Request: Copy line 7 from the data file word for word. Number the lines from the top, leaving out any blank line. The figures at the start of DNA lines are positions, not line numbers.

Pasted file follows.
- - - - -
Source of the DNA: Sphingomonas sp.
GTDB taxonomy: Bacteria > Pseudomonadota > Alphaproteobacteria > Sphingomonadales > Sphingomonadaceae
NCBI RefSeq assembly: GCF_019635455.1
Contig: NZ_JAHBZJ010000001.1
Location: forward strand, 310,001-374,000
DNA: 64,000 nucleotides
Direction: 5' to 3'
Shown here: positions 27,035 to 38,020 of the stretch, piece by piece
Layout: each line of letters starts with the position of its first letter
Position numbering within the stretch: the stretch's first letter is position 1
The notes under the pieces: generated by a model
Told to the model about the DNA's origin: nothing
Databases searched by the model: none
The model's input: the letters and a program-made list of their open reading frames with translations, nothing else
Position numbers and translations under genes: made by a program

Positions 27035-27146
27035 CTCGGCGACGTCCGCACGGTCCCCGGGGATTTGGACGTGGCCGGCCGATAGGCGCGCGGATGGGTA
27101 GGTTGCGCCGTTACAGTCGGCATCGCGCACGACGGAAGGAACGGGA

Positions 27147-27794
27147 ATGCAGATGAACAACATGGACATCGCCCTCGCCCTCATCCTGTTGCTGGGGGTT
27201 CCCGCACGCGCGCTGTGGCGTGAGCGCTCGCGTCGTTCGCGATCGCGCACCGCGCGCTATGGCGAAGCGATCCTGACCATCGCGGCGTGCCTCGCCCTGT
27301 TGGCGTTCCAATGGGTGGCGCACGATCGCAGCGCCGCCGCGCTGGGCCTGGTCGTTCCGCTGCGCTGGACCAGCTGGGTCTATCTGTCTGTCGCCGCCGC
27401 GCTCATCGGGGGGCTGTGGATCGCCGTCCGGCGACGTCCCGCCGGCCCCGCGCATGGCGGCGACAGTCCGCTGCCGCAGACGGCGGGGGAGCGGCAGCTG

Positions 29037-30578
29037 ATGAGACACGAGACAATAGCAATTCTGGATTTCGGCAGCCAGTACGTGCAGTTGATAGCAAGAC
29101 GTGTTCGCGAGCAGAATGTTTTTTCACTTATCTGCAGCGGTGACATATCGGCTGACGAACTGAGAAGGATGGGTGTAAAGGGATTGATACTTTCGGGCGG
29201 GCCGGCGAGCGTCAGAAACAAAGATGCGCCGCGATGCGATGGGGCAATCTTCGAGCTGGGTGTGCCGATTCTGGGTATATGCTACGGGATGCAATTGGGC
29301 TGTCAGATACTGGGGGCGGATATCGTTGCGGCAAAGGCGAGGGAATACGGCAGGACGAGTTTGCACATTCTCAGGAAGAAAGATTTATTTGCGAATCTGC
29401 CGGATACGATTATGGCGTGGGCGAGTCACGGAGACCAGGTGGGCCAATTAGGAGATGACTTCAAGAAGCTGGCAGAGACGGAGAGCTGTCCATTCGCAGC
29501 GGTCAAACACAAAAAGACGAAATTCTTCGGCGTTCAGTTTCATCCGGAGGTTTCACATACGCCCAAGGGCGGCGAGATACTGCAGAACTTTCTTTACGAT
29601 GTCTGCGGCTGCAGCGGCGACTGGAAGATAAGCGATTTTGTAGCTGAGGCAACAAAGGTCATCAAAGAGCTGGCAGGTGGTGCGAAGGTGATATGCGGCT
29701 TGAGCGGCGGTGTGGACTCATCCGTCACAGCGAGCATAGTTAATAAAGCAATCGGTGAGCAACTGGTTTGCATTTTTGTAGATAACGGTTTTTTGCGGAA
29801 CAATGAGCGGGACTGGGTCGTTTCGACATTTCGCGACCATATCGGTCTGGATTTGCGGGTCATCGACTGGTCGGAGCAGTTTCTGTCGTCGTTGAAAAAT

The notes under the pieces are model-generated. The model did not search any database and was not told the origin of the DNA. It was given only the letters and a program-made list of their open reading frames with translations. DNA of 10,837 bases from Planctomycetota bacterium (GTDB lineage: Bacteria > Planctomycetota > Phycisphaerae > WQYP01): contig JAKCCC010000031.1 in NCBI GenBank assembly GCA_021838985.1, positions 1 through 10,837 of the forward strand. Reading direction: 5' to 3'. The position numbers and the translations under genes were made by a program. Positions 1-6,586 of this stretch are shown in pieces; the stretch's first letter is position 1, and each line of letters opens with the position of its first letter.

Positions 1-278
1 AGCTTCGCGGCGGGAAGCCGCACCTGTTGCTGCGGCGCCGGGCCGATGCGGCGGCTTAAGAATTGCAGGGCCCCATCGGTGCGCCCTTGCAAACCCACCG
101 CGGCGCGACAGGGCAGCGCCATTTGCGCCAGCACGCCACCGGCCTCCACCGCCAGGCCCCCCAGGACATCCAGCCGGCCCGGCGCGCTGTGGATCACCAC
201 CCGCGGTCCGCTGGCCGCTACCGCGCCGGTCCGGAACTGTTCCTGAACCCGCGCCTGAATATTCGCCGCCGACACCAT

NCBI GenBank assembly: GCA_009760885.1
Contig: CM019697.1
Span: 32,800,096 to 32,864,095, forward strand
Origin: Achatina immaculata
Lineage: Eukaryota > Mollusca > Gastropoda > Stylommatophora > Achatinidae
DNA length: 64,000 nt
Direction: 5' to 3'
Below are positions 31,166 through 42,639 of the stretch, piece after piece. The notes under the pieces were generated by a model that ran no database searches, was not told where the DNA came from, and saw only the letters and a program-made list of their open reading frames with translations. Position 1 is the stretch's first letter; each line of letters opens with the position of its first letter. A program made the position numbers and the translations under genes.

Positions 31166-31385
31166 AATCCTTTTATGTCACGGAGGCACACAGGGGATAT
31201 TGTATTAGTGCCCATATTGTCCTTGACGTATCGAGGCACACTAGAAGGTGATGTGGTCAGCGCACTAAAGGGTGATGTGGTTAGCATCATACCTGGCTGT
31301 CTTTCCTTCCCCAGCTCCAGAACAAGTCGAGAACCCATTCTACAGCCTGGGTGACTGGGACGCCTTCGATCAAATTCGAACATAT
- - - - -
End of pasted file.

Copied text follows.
Direction: 5' to 3'